Our Buildings’ Story 1844 – 1899
William Crease, a 34 year old Scot from Stirling, trained for the ministry of the United Presbyterian Church in Scotland, comes to Wilmslow on the recommendation of Rev. J.W. Massie of Salford. He stays with a local schoolmaster Thomas Somerville. The Band Room in Grove Street is hired. The initial congregation is four – Thomas Somerville and his wife and a local farmer John Bentley and his wife.
William Crease is ordained to the Congregational Ministry. Thomas Somerville starts a Sunday School.
John Jenkins, the 27 year old Lord of the Manor of Fulshaw, donates a portion of land at the junction of the Turnpike Road to Congleton and the lane to Mobberley for the use of the church. In June the foundation stone of the church is laid.
The church, to be known as Fulshaw Chapel, is opened, a rectangular building in thirteenth century Gothic style.
A Day School is established.
The Large Hall is built to hold the Day School. There is a partition in the centre to separate boys from girls. The Infants Department meets in the rooms beneath the church.
The church is enlarged with an apse and transepts to the North and South, complete with galleries.
A new building to house the cause at Morley Green is opened.
A garden with a quickset hedge is laid out. A porch is built on the church.
A pipe organ is bought to replace the harmonium.
The Junior Hall is built and the building at Morley Green is enlarged.
The Day School becomes a Higher Grade School.
An evening school is established to extend the work in the direction of technical studies.
Our Buildings’ Story 1900 – 1949
The church is to be known as Wilmslow Congregational Church.
The Day School closes and the children transfer to the village school.
Alterations to the halls and the area under the church are opened.
A memorial to the ten men of the church who did not return from the World War is unveiled.
A new organ is purchased.
New conditions are agreed for the Members of Wilmslow Congregational Church worshipping at Morley Green.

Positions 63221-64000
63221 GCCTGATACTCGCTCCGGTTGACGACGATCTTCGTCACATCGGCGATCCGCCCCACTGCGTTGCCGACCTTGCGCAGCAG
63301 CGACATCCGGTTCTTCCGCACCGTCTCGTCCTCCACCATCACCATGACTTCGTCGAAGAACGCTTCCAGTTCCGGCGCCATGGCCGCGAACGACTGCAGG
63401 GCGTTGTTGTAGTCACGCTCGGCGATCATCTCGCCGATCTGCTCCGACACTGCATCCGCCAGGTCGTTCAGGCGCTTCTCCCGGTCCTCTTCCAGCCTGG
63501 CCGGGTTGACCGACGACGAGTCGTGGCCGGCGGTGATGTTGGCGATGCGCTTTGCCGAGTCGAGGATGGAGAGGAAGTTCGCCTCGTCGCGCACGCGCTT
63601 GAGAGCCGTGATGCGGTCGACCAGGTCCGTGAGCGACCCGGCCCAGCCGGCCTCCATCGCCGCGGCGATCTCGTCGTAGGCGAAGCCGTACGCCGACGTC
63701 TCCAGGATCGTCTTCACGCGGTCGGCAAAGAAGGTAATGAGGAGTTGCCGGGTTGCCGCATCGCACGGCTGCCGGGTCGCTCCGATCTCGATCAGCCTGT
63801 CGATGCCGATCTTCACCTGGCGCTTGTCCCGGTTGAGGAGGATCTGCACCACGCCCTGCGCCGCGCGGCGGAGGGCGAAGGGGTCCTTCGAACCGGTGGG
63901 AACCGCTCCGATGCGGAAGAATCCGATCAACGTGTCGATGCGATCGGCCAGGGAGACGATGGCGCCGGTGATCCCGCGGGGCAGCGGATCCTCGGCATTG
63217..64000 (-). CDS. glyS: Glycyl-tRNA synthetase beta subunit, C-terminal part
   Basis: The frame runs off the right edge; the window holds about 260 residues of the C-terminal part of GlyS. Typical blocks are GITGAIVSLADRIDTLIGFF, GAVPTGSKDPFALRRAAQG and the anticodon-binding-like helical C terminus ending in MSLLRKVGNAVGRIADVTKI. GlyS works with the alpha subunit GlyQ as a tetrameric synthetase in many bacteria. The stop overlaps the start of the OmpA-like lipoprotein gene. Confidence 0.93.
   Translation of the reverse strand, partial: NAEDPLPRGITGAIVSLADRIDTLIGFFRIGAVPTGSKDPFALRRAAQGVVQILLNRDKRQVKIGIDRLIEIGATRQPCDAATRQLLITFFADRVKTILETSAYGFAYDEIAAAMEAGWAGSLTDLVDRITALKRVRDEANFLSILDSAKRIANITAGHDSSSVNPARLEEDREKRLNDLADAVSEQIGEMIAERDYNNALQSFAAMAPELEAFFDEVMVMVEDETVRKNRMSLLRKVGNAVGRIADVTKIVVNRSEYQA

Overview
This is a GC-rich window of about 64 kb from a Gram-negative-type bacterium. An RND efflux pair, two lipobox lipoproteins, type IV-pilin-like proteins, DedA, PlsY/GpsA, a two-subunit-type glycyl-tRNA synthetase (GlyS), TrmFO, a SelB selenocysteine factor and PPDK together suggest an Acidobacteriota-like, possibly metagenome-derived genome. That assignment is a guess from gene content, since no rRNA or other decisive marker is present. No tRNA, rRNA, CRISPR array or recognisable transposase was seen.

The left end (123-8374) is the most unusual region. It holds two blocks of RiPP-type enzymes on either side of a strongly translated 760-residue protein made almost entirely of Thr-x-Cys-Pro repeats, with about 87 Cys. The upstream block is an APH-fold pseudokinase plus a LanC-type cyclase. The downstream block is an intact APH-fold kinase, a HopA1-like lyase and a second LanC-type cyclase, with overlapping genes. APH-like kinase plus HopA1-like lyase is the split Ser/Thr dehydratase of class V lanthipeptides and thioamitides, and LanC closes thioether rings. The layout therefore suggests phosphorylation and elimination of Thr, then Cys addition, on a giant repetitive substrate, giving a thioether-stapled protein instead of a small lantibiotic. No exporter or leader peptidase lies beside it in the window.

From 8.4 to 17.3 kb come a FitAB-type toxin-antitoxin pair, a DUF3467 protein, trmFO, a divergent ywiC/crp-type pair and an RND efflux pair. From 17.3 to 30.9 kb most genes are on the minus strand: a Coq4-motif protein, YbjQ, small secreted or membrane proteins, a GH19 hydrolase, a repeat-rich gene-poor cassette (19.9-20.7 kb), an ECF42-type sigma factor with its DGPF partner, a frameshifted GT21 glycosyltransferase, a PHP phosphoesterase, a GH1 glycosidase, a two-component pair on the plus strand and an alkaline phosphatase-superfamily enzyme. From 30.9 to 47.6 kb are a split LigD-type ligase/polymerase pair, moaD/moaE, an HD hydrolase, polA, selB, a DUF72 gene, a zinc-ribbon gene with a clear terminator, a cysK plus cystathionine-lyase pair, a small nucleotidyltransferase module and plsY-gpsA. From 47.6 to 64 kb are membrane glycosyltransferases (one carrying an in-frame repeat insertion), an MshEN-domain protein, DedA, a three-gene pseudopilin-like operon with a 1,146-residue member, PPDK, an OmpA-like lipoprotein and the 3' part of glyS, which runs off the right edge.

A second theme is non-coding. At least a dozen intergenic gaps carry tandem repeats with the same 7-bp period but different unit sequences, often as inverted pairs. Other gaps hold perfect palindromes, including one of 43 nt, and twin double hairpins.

A memorial to the six men of the church who lost their lives in World War II is unveiled. A lamp, modelled on the Octagon Tower of Ely Cathedral is suspended above the Communion Table.
Our Buildings’ Story 1950-
The old kitchen and other rooms are demolished, and two large classrooms, a new kitchen, and toilets are built.
A new system of lighting is installed in the church and a Cross is erected in the apse as a focus for worship.
A set of stained glass windows representing the Cross , wheat and the vine are dedicated in memory of Mr. H.H.Catterall.
The congregation at Morley becomes an independent church. The United Reformed Church is formed by Act of Parliament and both churches become members of it.
A fire breaks out in the basement. The church is closed for redecoration and refurbishment.
A new vestibule is built on the Alderley Road frontage of the church. The side gallery is re-raked.
A computer organ is purchased and the space previously occupied by the old organ converted to provide more pews.
A new vestibule is added to the halls, and the kitchen and toilets are upgraded. New lighting is installed in the church.
The two main halls are re-roofed and linked by two sets of double doors.
Major refurbishment. Pews are replaced by chairs, dais redesigned, heating replaced and sanctuary redecorated. Small kitchen and servery and disabled toilet installed in vestibule.
Morley Green church closes.
Our Former Ministers
1846-1849 William Crease
1850-1864 Samuel Ellis
1866-1878 Watson Smith
1880-1887 Stuart Reid
1889-1902 J. Brunton Aitken
1904-1920 Horace W. Turner
1920-1936 Lewis H. Gaunt
1936-1942 Harold G. Newsham
1943-1948 Walter C. Lazenby
1949-1960 C. Anthony Neeve
1961-1968 J. Ian Y. Sharpe
1969-1974 Robert W. Courtney
1974-1993 Frederick A. Noden
1994-1998 Stuart A. Bidmead
1998-1999 John Houston
1999-2006 David Jenkins